March 31, 2023

Voluntary first registration of unregistered land

Legal assistant within Holmes & Hills conveyancing team, Alexandra Perrin, takes a look at Voluntary First Registrations, and why you might want to consider this.

Historically, all land in England and Wales used to be unregistered. In 1925 a compulsory first registration scheme was introduced and over time was gradually phased in, until in 1990, in most cases the transfer of any property or land was a trigger for compulsory first registration. The passing of the Land Registration Act 2002 has resulted in there being more triggers for compulsory first registration.

Under current law, until a property is sold, transferred, leased or a mortgage is required, it is not compulsory for registration to take place. If any one of these events takes place, it will trigger the requirement for land or property to be registered. As a result, many proprietors choose to voluntarily register their property instead of waiting for these events to take place and therefore delay matters.

Over 85% of land in England and Wales is now registered at HM Land Registry.

Land Registry is aiming to achieve full registration by 2030 and therefore offering an incentive for voluntary registration.

The benefits of voluntary first registration

  1. Security
    Unregistered land is at a higher risk of fraud. Fraudsters can assume your identity and attempt to sell or mortgage your property without your knowledge. Registration helps you to protect your property from fraud and resist any third-party applications for adverse possession, commonly referred to as “squatter's rights”.
  2. Evidence of ownership
    Registration makes it easier to buy and sell property as all the title information necessary for conveyancing will be held at Land Registery, which is available online for everyone to see. Land Registry will collate all the relevant information that they need from the historic deeds and will then recite only the relevant information within three registers, which form part of the registered title.
  3. Reduced future costs
    The cost of first registration depends on the value of your property. There is a 25% reduction for voluntary first registrations. A voluntary first registration is when you choose to register your property rather than having to because, for example, you are selling it or taking out a mortgage on it.
  4. Clarity
    Registration makes it easier for conveyancers to ascertain who owns the property and what benefits and burdens are attached to the land. If land is unregistered, the conveyancer has to review the original deeds. Deeds can be lengthy hand-written documents, which can be difficult to read and interpret. Reviewing the deeds can increase the time the transaction takes to complete because the conveyancer will need to wait for the deeds, check the chain of ownership is correct and then draft the contract.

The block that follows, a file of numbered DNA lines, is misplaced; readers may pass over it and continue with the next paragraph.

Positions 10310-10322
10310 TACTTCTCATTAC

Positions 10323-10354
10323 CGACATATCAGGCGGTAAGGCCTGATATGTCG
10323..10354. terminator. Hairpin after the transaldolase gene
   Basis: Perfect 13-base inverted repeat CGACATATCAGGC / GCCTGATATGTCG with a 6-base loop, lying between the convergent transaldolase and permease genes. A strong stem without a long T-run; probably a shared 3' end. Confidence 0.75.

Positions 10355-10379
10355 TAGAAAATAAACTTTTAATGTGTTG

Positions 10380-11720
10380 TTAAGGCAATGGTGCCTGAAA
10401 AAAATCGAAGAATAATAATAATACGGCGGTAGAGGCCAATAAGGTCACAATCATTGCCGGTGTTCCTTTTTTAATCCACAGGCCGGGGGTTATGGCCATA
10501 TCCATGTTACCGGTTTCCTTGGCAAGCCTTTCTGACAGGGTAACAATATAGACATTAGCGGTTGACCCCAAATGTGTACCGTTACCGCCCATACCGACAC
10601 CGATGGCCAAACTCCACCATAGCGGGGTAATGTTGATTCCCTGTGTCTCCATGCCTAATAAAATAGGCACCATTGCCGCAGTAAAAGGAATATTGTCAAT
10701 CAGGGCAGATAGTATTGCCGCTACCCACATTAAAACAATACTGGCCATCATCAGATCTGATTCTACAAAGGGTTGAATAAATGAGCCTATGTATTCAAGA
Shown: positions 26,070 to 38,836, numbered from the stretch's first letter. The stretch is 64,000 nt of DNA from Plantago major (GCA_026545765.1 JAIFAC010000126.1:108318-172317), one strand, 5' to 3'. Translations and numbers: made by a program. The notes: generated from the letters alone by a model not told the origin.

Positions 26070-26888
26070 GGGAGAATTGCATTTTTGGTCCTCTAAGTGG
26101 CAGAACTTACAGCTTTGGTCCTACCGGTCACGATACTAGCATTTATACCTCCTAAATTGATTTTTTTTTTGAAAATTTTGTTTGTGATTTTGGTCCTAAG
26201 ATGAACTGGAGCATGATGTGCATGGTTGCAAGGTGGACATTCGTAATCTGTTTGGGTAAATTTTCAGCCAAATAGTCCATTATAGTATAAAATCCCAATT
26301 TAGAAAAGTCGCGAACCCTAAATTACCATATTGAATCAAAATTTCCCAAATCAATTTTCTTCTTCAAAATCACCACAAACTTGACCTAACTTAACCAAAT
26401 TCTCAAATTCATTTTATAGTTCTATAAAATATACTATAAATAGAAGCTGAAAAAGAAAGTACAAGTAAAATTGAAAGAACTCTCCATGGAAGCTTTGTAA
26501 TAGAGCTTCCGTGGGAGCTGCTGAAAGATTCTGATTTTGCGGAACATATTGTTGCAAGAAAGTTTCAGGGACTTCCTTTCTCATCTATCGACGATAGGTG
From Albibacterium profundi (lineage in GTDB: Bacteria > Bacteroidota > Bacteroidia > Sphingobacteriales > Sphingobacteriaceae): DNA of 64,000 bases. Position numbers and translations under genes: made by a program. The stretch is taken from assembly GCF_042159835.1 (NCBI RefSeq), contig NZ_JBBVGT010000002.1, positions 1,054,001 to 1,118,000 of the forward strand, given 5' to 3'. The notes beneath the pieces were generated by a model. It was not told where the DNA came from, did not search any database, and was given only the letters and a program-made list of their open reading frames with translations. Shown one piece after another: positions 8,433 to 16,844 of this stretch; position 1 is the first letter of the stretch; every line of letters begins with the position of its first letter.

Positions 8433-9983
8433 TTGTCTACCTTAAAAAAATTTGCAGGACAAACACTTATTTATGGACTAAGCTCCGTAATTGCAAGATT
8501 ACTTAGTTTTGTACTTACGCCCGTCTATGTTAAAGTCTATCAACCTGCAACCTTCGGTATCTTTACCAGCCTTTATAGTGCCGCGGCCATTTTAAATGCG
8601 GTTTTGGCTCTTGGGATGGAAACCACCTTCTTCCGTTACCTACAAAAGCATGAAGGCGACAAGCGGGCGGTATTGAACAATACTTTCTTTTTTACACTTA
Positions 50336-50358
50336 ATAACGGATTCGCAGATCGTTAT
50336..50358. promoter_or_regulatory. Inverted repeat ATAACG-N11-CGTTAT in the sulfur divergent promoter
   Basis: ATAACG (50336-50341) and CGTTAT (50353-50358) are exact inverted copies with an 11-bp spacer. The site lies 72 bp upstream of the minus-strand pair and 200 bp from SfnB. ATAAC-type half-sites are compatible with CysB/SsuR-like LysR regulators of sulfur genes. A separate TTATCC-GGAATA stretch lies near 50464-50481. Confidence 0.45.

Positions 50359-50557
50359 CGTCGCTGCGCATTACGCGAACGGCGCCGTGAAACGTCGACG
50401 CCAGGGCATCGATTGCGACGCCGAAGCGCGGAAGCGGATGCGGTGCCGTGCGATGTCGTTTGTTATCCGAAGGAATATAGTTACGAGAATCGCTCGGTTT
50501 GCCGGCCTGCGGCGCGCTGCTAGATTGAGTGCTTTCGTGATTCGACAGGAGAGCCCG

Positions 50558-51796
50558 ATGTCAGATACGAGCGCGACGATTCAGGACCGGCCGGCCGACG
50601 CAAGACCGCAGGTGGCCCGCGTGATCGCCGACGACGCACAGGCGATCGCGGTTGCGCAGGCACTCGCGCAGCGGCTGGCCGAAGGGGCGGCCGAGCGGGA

5. Certainty
    In addition to the registered title to the property, Land Registry will also provide a title plan which provides evidence of the extent of the property. This makes it easier for a buyer to identify the boundaries of the property and check that their understanding of the extent of the property is the same as shown on the title plan. Registration also provides a state-backed guarantee securing the title to the property, meaning that the state guarantees that the legal estate is vested in the registered owner.

How does voluntary first registration work?

It will require all the original title deeds and documents, including a scale plan of the property to conduct a thorough review prior to registration with Land Registry. If you have misplaced or lost your title deeds, you would need to firstly proceed with a reconstruction of the title before it can be registered. This is something an experienced property solicitor can help with.

Enquiries will need to be made with Land Registry and to submit the application for registration. Generally, if there has not been a sale, transfer, lease, or mortgage of the property since 1990 then it is likely that the property is unregistered. If you are unsure whether the property is registered, we can easily check this for you.

Once the property is registered, the title should be reviewed to ensure all necessary rights, easements or otherwise are recorded on the registered title accurately and then provide the title documents given by Land Registry for your records.

Further Advantages of Voluntary First Registration

  • Documented proof of ownership with a plan displaying your registered property boundaries which will reduce future boundary disputes;
  • Discounted Land Registry fee for voluntary first registration;
  • Protection against possible fraud;
  • Documents stored electronically at Land Registry;
  • Showing the general extent of the land in each title by means of a title plan;
  • Reduce the length of time of future property transactions e.g. sale, remortgage etc. According to current data, 3 in 10 property transactions fall through, so a quicker transaction may help to reduce the potential for a lost sale; and
  • Straightforward to register the property whilst the owner is alive and able to answer any queries (if the owner is deceased or has lost capacity this can be more difficult and lengthy process).

Holmes & Hills’ conveyancing team can help with first registration

If you are unsure as to whether your land or property is registered, or you want to proceed with the registration please get in touch. Holmes & Hills have an experienced and friendly team of property lawyers who will take the time to fully understand your needs.

Get Expert Legal Advice

Call 01206593933 and ask to speak to the client enquiries department. Or complete the form below.

Key Contact

Alexandra Hunt

Legal Assistant

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